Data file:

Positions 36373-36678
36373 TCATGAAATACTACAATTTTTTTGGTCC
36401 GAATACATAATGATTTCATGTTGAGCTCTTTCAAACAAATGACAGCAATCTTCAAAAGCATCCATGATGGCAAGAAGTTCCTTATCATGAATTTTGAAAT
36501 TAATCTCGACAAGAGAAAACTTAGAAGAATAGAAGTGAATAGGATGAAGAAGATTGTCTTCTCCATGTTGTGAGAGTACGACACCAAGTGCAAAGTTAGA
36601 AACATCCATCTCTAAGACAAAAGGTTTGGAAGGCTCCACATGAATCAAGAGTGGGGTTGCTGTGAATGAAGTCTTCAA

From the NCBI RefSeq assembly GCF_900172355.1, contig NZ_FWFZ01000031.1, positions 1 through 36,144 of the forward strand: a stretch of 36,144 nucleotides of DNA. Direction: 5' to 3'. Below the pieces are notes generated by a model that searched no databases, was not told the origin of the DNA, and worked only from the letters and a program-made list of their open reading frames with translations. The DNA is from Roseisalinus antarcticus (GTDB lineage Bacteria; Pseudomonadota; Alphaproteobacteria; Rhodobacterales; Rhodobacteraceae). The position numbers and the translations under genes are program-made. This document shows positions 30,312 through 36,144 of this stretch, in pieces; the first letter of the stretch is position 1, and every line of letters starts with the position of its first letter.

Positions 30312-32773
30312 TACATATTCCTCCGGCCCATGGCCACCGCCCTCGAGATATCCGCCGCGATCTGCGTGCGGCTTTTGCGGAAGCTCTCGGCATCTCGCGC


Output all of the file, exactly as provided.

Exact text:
Positions 36373-36678
36373 TCATGAAATACTACAATTTTTTTGGTCC
36401 GAATACATAATGATTTCATGTTGAGCTCTTTCAAACAAATGACAGCAATCTTCAAAAGCATCCATGATGGCAAGAAGTTCCTTATCATGAATTTTGAAAT
36501 TAATCTCGACAAGAGAAAACTTAGAAGAATAGAAGTGAATAGGATGAAGAAGATTGTCTTCTCCATGTTGTGAGAGTACGACACCAAGTGCAAAGTTAGA
36601 AACATCCATCTCTAAGACAAAAGGTTTGGAAGGCTCCACATGAATCAAGAGTGGGGTTGCTGTGAATGAAGTCTTCAA

From the NCBI RefSeq assembly GCF_900172355.1, contig NZ_FWFZ01000031.1, positions 1 through 36,144 of the forward strand: a stretch of 36,144 nucleotides of DNA. Direction: 5' to 3'. Below the pieces are notes generated by a model that searched no databases, was not told the origin of the DNA, and worked only from the letters and a program-made list of their open reading frames with translations. The DNA is from Roseisalinus antarcticus (GTDB lineage Bacteria; Pseudomonadota; Alphaproteobacteria; Rhodobacterales; Rhodobacteraceae). The position numbers and the translations under genes are program-made. This document shows positions 30,312 through 36,144 of this stretch, in pieces; the first letter of the stretch is position 1, and every line of letters starts with the position of its first letter.

Positions 30312-32773
30312 TACATATTCCTCCGGCCCATGGCCACCGCCCTCGAGATATCCGCCGCGATCTGCGTGCGGCTTTTGCGGAAGCTCTCGGCATCTCGCGC